Manufacturer recalls, not mandated by the FDA, often come too late to those who have already used the recalled device. One such example occurred in 2007 via the Metronic recall of defibrillator wires. These wires had been implanted in more than a quarter-million patients before the recall was issued, and thus resulted in a handful of patient deaths. However, Wanda Moebius, a senior vice president at the industry trade group AdvaMed, told The Wall Street Journal that medical device companies are taking a more patient-centric and cautious approach to FDA reporting.

Steve Silverman, director of the FDA medical device center's office of compliance also noted to The Wall Street Journal that the number of recalled products lags behind the number of medical devices that hit the market during the same time period. “The FDA said the numbers of medical devices increased by about 25 percent from 2008 to 2012.” While this may be true, many critics of the increased number of recalls claim how a more rigorous or thorough review of products could help to decrease the number of annual product recalls, as well as the dangers associated with them.


In August, two U.S. senators began pressing the Food and Drug Administration (FDA) to take power morcellators off the American medical device market. According to the FDA, laparoscopic power morcellators are used to help remove tissue through small incision sites, and are most commonly used in hysterectomies or during the surgical removal of uterine fibroids (myomectomy).

The FDA clearly states that when used for either purpose, the morcellators “poses a risk of spreading unsuspected cancerous tissue” beyond the uterus and into the bloodstream. As such, the agency discourages the use of morcellators but does not outright forbid their implementation. This is what New York Senators Chuck Schumer and Kirsten Gillibrand are attempting to quell.

According to an article in Modern Heathcare, in August Senators Schumer and Gillibrand wrote a letter to the FDA requesting that the agency to remove the morcellator devices from the market. The letter, reports Modern Healthcare, cites a recent survey done at Boston's Brigham and Women's Hospital which found that women who had morcellators implemented were at a nine times higher risk of having the cancer spread than what was communicated to them at the time of surgery.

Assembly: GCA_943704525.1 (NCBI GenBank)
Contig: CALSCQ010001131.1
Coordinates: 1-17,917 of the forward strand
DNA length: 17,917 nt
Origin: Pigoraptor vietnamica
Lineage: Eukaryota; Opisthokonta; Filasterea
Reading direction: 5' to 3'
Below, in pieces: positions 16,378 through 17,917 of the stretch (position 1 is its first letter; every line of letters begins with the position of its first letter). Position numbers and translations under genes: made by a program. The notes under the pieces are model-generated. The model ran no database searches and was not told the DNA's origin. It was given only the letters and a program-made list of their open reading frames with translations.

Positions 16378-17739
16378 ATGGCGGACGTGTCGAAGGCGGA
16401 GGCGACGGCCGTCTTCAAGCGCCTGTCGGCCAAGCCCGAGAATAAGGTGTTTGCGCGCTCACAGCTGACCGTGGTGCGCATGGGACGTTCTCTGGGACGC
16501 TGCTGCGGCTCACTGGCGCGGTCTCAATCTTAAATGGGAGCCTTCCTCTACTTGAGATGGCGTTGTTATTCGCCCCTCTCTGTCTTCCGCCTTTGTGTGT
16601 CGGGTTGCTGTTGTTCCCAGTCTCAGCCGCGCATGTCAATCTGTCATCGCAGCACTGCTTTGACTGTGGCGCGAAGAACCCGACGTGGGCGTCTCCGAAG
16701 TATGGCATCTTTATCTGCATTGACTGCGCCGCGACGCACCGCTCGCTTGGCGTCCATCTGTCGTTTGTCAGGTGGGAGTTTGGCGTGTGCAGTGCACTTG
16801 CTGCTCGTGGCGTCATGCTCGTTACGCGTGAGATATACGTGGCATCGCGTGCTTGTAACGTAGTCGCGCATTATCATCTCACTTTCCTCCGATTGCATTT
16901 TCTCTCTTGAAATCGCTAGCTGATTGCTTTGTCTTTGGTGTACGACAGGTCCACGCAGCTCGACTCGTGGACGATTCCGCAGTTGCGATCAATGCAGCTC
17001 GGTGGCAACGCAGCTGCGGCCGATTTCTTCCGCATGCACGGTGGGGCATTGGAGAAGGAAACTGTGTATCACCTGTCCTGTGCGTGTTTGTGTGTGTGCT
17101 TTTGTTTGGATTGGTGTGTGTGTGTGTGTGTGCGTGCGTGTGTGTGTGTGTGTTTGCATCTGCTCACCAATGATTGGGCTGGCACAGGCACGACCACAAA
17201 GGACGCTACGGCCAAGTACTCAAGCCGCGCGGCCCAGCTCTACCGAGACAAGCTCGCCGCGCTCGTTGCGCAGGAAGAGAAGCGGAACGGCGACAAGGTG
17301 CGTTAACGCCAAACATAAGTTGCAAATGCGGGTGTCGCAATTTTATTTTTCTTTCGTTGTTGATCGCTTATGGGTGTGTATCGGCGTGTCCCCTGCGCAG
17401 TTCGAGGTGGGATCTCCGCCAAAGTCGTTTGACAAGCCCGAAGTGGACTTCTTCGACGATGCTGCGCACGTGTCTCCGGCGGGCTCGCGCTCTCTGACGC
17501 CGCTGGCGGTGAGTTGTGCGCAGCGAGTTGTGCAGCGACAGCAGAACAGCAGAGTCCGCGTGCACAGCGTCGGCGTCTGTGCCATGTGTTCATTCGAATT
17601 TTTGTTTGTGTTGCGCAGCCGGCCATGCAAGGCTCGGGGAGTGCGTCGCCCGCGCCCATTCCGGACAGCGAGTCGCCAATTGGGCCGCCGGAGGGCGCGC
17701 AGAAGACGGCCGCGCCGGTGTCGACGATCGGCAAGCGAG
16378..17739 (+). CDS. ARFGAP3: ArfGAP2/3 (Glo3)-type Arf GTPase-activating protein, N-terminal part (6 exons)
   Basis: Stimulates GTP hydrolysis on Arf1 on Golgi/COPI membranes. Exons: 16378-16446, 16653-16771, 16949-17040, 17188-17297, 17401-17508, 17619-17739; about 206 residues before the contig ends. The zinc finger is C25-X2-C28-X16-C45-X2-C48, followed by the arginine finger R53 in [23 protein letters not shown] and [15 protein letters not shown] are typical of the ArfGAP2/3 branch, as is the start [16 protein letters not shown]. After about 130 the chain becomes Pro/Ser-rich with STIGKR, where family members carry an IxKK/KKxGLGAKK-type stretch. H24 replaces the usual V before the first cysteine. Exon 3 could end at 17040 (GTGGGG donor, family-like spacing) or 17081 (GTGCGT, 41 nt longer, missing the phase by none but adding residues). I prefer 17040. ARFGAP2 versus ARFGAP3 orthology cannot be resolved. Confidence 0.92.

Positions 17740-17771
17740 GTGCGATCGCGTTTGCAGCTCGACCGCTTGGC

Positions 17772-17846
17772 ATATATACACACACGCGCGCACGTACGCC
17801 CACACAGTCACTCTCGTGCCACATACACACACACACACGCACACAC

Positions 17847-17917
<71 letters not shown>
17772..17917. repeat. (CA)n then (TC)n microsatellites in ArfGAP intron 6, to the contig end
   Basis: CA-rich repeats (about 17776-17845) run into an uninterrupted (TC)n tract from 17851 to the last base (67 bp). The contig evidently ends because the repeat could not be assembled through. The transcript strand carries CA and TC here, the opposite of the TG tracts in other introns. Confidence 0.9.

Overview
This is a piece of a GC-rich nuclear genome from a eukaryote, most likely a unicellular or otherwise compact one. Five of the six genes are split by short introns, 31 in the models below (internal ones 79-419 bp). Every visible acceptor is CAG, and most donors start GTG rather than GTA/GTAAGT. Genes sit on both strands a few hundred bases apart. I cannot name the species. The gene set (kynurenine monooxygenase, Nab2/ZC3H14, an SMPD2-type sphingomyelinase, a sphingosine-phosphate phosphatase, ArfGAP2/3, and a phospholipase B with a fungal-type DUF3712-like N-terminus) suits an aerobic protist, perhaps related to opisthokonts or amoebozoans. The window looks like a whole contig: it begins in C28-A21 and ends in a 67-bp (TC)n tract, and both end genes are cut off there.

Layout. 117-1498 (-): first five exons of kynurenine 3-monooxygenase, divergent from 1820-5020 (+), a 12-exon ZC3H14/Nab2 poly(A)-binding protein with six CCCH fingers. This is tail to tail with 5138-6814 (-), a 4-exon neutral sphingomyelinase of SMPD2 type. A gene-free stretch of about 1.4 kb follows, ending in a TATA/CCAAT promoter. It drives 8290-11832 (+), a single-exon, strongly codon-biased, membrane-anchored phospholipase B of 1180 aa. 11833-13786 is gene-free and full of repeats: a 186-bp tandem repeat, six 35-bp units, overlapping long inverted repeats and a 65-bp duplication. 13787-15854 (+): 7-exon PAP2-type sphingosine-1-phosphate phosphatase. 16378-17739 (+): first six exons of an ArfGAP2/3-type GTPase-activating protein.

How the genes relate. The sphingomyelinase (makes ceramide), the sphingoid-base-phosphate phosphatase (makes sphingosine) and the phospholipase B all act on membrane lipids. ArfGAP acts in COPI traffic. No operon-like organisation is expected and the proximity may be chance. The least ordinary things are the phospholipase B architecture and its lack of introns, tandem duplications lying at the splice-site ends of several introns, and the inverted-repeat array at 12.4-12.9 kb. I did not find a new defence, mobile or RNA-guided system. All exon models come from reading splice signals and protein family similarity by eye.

Bayer Healthcare Pharmaceuticals, a manufacturer of Mirena Intrauterine Devices (IUD) birth control, has faced several lawsuits in recent years for alleged complications that arise from having used the device. Earlier this month, Mirena made headlines in Bergen County, New Jersey, where nearly 1,000 new lawsuits were filed to date against the manufacturer. The lawsuits allege serious injuries due to “spontaneous migration of the IUD” in those who had the device implanted. Noted injuries include “uterine perforations, organ damage, scarring, and infertility.” There are an additional 600 similar lawsuits pending in southern New York.

An intrauterine device is a long-term contraceptive that is implanted into a woman's uterus. It can only be implanted by a certified medical provider, and has been in use since it was approved by the Food and Drug Administration (FDA) in 2000. It was not until nine years later that the device was approved for use in women with extreme heavy menstrual bleeding. That same year, however, the FDA warned Bayer that their promotion of the intrauterine device did not adequately warn patients of the risks and overstated the benefits of using this type of birth control.

According to WebMD, disadvantages of the hormonal intrauterine device include the increased possibilities of ovarian cysts. These are noncancerous (benign) and tend to go away without the assistance of a medical professional. There are also hormonal side effects to a hormonal intrauterine device, which are similar to those experienced by women who use birth control pills. These can include acne, headaches, mood swings, and breast tenderness. Unlike many women who take birth control pills report, however, side effects such as these experienced by women who have a hormonal intrauterine device tend to go away after the first few months of use.